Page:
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Tshwane’s R24m catering tender to feed homeless during Covid-19 hard lockdown flouted regulations

A file picture of people temporarily staying at the City of Tshwane’s Lyttleton homeless camp during the hard lockdown in 2020. Picture: Jacques Naude/African News Agency (ANA)

A file picture of people temporarily staying at the City of Tshwane’s Lyttleton homeless camp during the hard lockdown in 2020. Picture: Jacques Naude/African News Agency (ANA)

Published Jan 27, 2022

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Pretoria - The awarding of multimillion rand tenders by many municipalities across the country during the Covid-19 pandemic state of disaster failed to comply with supply chain management regulations.

The Special Investigating Unit (SIU) report released to the public by the Presidency on Tuesday detailed how contracts, including the ones for feeding the homeless, were irregularly awarded by different municipalities.

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Among them was the City of Tshwane, found to have flouted supply chain management processes by appointing service providers for a R24 million catering tender to feed the homeless, accommodated at the seven shelters set up during hard Covid-19 lockdowns.

As a result of such a transgression, the SIU recommended that disciplinary action be instituted against division head of supply chain management, Thembeka Mphefu.

The report said: “The mentioned official has acted wrongly in that she committed gross and serious misconduct, which prejudiced the administration, discipline or efficiency of the City of Tshwane Metropolitan Municipality.”

Mphefu, the report said, allowed an emergency procurement process to unfold knowing very well that such a process had to include the requirements of fairness, transparency and competition to appoint the service providers.

Also taken to task for the flawed tender was group head of Gauteng Community and Social Development Services, Tich Mekhoe, who it was recommended that he face disciplinary action.

“The official committed gross and serious misconduct, which prejudiced the administration, discipline or efficiency of the Tshwane when he allowed an emergency procurement process to unfold knowing very well that such a process had to include the requirements of fairness, transparency and competition to appoint the service providers,” the report said.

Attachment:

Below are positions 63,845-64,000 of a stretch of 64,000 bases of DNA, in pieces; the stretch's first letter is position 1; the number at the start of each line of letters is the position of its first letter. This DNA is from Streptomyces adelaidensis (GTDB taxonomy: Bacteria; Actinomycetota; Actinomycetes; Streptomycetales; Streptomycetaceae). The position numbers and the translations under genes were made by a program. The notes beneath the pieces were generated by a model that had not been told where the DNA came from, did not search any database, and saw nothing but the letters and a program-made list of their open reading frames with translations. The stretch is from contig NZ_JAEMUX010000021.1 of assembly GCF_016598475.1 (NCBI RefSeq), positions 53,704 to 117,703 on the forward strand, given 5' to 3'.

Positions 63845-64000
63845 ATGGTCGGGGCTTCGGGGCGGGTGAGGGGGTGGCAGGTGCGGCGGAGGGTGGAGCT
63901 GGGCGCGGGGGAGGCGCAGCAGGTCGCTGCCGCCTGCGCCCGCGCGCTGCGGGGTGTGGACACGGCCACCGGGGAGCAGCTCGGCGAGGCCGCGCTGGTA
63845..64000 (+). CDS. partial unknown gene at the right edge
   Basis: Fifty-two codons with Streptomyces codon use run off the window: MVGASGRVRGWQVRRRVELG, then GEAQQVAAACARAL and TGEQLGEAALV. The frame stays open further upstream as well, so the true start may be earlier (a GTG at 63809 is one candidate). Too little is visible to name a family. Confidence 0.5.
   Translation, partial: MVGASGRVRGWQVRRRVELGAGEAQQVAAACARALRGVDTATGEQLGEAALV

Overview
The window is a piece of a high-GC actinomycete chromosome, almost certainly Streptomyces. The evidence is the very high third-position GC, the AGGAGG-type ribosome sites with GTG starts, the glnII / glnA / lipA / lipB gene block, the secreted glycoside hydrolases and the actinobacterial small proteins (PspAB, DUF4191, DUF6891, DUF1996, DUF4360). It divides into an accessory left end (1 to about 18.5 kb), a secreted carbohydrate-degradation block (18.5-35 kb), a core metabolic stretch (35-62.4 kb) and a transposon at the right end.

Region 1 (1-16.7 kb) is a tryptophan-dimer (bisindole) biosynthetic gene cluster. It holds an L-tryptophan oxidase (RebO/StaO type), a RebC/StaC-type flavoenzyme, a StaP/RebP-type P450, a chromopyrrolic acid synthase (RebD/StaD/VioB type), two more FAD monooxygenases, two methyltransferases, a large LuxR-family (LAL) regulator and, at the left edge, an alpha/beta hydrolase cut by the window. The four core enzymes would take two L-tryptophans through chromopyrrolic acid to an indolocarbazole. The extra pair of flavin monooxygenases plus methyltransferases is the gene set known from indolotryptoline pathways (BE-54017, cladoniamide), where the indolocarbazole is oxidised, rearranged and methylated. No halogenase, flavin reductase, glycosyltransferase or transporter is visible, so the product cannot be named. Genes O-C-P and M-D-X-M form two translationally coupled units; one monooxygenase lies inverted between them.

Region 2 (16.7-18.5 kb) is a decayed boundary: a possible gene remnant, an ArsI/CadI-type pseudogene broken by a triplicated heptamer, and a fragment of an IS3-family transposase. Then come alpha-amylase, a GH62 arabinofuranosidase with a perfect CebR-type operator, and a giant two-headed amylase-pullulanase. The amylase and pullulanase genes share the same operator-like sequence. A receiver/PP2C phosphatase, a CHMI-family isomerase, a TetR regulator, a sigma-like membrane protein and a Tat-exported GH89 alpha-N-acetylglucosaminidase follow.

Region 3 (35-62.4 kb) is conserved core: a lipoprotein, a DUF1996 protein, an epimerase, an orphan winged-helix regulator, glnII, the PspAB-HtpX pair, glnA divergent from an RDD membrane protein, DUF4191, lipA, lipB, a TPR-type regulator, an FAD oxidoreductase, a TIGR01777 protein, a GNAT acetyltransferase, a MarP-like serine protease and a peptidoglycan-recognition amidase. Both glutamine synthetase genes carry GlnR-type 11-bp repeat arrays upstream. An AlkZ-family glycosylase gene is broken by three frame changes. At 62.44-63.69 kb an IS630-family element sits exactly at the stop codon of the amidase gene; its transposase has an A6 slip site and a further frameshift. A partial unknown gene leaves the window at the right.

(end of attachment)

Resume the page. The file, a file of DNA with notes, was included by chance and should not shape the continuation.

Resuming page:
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During the SIU investigation, it was discovered that no purchase orders were issued for the rendering of the services. The service providers were in possession of the appointment letters by the metro.

At the time of the probe, no payments had been made and the SIU advised the City to stop any payments which could potentially be irregular.

On the other hand, the City of Joburg faced allegations where 25 entities were awarded contracts valued at R18 million without following the procurement process prescribed by the MFMA during lockdown.

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However, upon investigation the SIU revealed that only one of the 25 service providers was appointed without following an SCM process. The value of the implicated contract was R14 300.

The Nelson Mandela Bay Metro was investigated for allegations related to the infrastructure projects implemented to assist the municipality to curb the spread of the pandemic during the Covid-19 disaster period.

The municipality awarded a R24 600 000 tender to a company known as HT Paletona Projects (Pty) Ltd, to construct 2 000 erven of toilets, stand pipes and 2 000 aerators for informal settlements.

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“The SIU investigation has established that the memorandum motivating for the appointment of Paletona resulted in the appointment of the latter on April 17, 2020. It has also been found that Paletona was appointed before the award letter which was only issued on April 28, 2020,” the report said.

The SIU issued a letter to the metro to stop paying Paletona, but the company approached the High Court to force the municipality to pay the money owed to it.

“The SIU applied to join the proceedings to oppose the application. The matter was heard on August 19, 2021 and judgment was reserved,” the report said.

It was established that some of the items procured by eThekwini municipality were not part of the National Treasury rated list of products, and resulted in eThekwini using market related pricing for these items.

The SIU found that the City rejected the offer by NGOs to cater for volunteers and staff. However, the metro subsequently awarded contracts to service providers to cater for the volunteers and staff.

The City’s head of supply chain management, Andre Petersen could not provide the SIU with any documentation supporting the catering for volunteers and staff.

“In the absence of the documents requested, the entire process is flawed. The approved deviation provided solely for the catering for homeless people,” the report said.

Some companies were found to have charged eThekwini for invalid structural certificates for marquee used during the stricter Covid-19 period and overcharging on a catering contract.

The intervention by SIU at the metro saw at least R110 000 recovered so far.

Pretoria News

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